Third World Housing Conditions


“It is ironic that those who till the soil, cultivate and harvest the fruits, vegetables, and other foods that fill your tables with abundance have nothing left for themselves.” -Cesar Chavez

Third World Housing Conditions

  • In a 1998 front-page article, the New York Times reported: “Three decades after Cesar Chavez made the shocking conditions of migrant workers a national cause, more farm workers than ever are living in squalor.” Approximately 800,000 farm workers nationwide lack adequate shelter, according to the Housing Assistance Council, a Washington-based consulting group that studies rural housing. (Steven Greenhouse, “As U.S. Economy Booms, Housing For Migrant Workers Worsens.” New York Times. May 31, 1998.)
  • The New York Times also reported that: “The housing shortage (for farm workers) is so severe that in harvest time visits to farming communities up and down both coasts…workers were found packed 10-12 into trailers, and sleeping in garages, tool sheds, caves, fields and parking lots. Along the Columbia River in Mattawa, Washington, dozens of Mexicans up for the cherry harvest slept in crude tents and lean-tos. In Belle Glade, Florida, hundreds of decrepit shacks have been demolished, only to be replaced by ramshackle rooming houses.” (Steven Greenhouse, “As U.S. Economy Booms, Housing For Migrant Workers Worsens.” New York Times. May 31, 1998.)


  • The same report stated: “Over the past decade, the federal and state governments, working with growers, have built tens of thousands of housing units for migrants. But those units usually go to families, citizens and legal immigrants, rarely benefiting several large groups facing the worst circumstances: single men and women, illegal immigrants and workers who move from harvest to harvest.” (Steven Greenhouse, “As U.S. Economy Booms, Housing For Migrant Workers Worsens.” New York Times. May 31, 1998.)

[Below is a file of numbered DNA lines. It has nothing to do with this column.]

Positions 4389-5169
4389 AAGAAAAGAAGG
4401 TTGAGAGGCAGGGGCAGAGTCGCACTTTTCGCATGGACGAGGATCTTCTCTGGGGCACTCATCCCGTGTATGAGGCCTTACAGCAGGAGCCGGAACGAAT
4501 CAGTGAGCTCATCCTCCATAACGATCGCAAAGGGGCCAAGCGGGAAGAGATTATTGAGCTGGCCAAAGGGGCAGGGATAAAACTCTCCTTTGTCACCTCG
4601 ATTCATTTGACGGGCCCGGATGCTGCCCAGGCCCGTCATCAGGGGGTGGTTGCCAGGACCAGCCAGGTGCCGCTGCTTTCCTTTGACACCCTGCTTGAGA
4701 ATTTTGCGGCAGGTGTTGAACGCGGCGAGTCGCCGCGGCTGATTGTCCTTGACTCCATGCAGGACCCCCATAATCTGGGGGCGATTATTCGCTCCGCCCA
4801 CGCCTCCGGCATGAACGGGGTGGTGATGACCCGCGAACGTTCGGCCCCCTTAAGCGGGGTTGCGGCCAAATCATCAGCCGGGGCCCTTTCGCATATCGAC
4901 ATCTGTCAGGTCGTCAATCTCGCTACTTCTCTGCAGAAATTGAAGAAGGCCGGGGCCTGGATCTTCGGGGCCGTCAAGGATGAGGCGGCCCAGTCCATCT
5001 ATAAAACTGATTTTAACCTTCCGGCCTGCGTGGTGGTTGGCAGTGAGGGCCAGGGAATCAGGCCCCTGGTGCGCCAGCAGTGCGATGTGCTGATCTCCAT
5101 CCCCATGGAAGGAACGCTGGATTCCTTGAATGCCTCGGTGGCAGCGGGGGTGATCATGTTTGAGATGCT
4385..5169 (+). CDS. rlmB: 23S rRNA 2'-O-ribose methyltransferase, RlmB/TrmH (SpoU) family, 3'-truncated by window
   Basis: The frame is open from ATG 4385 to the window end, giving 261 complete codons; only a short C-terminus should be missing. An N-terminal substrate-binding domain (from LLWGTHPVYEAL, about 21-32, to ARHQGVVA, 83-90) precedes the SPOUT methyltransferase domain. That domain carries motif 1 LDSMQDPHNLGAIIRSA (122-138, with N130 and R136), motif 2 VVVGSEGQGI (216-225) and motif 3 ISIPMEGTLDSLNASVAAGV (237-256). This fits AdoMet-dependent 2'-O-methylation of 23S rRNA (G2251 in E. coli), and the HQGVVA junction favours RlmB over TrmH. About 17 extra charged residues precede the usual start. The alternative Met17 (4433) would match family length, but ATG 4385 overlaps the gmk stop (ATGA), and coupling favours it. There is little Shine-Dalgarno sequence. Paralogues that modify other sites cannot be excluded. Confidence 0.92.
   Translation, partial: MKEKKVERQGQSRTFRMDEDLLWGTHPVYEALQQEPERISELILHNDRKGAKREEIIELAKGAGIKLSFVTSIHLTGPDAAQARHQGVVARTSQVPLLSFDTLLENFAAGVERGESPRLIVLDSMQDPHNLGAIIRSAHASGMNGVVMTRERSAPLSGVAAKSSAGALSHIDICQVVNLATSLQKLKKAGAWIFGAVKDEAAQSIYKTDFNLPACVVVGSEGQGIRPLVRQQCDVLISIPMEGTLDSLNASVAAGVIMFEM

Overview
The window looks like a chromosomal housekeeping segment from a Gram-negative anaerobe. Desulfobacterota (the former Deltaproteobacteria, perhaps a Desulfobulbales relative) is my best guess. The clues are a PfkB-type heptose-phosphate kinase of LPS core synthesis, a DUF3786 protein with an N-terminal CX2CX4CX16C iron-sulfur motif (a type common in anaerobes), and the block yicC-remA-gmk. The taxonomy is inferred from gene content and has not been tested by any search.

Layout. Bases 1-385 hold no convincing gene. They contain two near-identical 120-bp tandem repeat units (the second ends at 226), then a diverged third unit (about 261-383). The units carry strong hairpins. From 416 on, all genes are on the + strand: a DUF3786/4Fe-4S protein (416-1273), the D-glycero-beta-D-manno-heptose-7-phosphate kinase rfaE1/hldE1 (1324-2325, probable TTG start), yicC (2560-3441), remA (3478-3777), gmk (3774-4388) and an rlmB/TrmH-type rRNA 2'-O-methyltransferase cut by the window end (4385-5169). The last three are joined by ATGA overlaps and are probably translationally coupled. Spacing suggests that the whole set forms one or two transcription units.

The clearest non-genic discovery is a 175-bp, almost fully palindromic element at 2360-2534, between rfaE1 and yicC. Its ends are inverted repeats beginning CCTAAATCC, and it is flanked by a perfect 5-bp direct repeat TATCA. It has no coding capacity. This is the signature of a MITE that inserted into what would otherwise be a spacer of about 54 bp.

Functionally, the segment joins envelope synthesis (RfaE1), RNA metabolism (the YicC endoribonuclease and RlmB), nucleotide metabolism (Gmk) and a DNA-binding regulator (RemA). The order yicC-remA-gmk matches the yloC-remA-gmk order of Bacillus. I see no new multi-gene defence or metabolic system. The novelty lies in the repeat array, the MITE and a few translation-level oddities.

• An estimated 2,300-plus homeless farmworkers, nursery workers, landscapers, day laborers and others-nearly one-fourth of San Diego County’s homeless population-live in the county year-round, according to San Diego’s Regional Task Force on the Homeless. Many are undocumented, though not all. (“The not-so-great outdoors. More than 2,300 homeless agricultural workers, others said to be living in canyons of San Diego County.” By Leslie Berestein. San Diego Union-Tribune. June 4, 2006.)
  • There are also approximately 100-150 farm worker camps located throughout San Diego County, CA. These encampments range in size from a few people to a few hundred and are frequently found in fields, hillsides, canyons, ravines and riverbeds. The camps are located primarily in the North County, along the coastal region, in the northern part of the city of San Diego and adjacent to farming operations where the workers regularly seek day labor. (“Regional Housing Needs Statement-San Diego Region.” San Diego Association of Governments, June, 1999; “San Diego County’s Homeless Profile,” Regional Task Force on the Homeless.)
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